November 1, 2013 Last Updated 8:47 am

App Updates: Google updates iOS Maps app, adds in sponsored hotel rates and booking links

Sun-Times updates Bulls mobile app, La Presse adds blogs and sharing to its live news section in its tablet edition

The great promise of geolocation services is the delivery of geographically relevant information, paid and unpaid, to mobile users. For newspapers, it was the one chance they had to get back their classified and local retail advertising – they blew it.

GoogleMaps-iPad-lgGoogle is not going to wait around, however. They continue to move forward with monetizing geolocation services. Today’s update for Google Maps for iOS is but one example. The update adds in sponsored rates and booking links to hotel searches.

Google has been adding more and more content related to its acquisition of Zagat back in September of 2011. In July they added 5-star ratings and reviews from friends (but not, apparently, those negative reviews from friends) plus Zagat content, in a monetization move. The problem, of course, is that as long as these things are tied to advertising the app becomes less useful overall and forces the user to search for a more unbiased source of information, one not tied directly to advertising.


A little over a year ago it seemed that it would become a major trend that newspapers would be launching their own sports magazines using the Apple Newsstand. Production costs didn’t seem overly high, and the thought of added subscription and/or advertising revenue appeared to make it a winner.

But how, as an example, none of the magazines for local NFL teams from the two Chicago metro papers, nor the Chronicle’s tab mag for the 49ers now survive. Did they papers find it too hard to incorporate it into their work flow, was the advertising unprepared to sell into the products (I understand that they weren’t part of the launch discussions), was the product work too different from producing the paper? Who knows, but they are all gone now.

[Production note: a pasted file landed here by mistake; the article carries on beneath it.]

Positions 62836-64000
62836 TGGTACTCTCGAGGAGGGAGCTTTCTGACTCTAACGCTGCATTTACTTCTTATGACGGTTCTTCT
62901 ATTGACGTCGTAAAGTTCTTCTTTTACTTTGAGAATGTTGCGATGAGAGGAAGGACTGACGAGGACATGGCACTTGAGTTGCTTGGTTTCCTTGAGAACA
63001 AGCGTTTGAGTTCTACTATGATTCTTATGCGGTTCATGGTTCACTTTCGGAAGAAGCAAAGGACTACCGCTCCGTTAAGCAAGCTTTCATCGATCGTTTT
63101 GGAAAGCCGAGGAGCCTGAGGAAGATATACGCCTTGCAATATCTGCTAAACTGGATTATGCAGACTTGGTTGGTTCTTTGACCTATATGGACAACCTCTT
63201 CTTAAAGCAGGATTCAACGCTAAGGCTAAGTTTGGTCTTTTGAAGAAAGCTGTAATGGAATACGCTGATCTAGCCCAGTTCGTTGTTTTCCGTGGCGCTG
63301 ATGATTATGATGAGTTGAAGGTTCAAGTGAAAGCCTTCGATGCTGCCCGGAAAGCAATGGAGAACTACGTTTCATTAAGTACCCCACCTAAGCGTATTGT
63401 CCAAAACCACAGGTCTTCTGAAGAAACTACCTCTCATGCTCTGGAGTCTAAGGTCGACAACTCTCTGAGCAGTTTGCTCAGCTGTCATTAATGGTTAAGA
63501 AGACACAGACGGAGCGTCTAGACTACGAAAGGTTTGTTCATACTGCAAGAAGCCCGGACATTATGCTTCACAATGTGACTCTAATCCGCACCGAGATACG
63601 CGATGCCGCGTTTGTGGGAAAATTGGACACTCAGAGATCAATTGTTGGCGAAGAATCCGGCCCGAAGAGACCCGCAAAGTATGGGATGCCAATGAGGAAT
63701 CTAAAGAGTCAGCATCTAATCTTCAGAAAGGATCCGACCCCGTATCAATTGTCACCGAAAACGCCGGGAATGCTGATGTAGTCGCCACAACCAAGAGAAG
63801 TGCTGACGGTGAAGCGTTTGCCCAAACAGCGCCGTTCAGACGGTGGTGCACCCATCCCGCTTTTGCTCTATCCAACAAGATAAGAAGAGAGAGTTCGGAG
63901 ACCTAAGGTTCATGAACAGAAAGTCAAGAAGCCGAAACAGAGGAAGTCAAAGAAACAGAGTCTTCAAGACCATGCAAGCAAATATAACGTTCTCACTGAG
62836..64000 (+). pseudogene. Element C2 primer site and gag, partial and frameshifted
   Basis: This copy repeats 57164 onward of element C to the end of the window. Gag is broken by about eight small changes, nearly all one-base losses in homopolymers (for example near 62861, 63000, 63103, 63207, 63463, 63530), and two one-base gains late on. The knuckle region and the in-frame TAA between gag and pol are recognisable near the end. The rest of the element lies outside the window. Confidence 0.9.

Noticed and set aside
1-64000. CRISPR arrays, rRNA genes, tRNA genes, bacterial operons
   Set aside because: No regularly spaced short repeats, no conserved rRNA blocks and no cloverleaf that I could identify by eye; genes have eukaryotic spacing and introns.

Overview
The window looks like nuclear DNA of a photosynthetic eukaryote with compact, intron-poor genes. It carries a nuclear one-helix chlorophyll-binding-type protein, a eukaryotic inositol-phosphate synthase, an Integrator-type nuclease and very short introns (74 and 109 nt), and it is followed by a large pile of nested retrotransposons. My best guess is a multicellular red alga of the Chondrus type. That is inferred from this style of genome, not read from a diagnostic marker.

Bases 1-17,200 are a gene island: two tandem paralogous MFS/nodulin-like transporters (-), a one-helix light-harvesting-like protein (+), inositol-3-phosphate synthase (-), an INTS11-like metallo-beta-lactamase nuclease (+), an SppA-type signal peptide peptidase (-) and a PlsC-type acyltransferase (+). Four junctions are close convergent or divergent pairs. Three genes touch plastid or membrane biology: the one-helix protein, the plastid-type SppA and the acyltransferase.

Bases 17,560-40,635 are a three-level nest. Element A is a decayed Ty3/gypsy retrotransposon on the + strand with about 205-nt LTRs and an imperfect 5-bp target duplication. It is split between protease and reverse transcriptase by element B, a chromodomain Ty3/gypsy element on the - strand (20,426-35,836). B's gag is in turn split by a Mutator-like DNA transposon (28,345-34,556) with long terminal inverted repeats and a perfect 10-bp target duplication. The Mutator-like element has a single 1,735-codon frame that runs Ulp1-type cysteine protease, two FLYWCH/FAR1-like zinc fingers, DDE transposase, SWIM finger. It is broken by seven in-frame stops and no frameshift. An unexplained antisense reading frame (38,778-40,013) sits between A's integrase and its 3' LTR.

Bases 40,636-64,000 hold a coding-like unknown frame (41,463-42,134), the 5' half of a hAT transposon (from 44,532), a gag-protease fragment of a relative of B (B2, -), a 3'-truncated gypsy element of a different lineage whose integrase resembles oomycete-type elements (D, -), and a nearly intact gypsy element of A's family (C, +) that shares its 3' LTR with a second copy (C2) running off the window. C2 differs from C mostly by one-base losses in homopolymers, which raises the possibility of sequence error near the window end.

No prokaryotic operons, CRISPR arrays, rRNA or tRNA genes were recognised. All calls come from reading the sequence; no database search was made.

It remains easier for papers to support their mobile news apps, however. Driven by the RSS feeds from their existing content, mobile apps never seem to die.

Bulls Extra for iPhone by Chicago Sun-Times, for example, has just received its iOS 7 update. Then again, the app comes from a third party, Inergize Digital, so the effort to keep it up to date is minimal.


LaPresse-iPad-cover-lgThe Quebec newspaper La Presse, which invested $40 million to build its tablet edition (what are they, the Pentagon) continues to update its app to add in new content. This morning’s update adds in blog content and article sharing to its live news section.

The app, one of the best newspaper tablet editions around, remains free of charge, and the paper continues to be one of the few to still have confidence in an advertising strategy. “I’m convinced, convinced, convinced that in a model like this there will be a growth in subscriptions and a growth in revenue for the coming years,” Guy Crevier, president and publisher of La Presse, told The Canadian Press earlier this year.

While many papers are pressing to build paid circulation revenue, often at the expense of advertising, La Presse is not afraid that it may be driving readers from to print to digital.

“How many readers (of the print edition) will be left at the end of the year, the end of next year and in three years? It’s the consumers who will decide,” Crevier said.

Because the La Presse+ app is more than an RSS feed reader, the app weighs in at just over 100 MB, much larger than many other newspaper apps. It’s worth the iPad storage space, so if you haven’t already, you should check it out.

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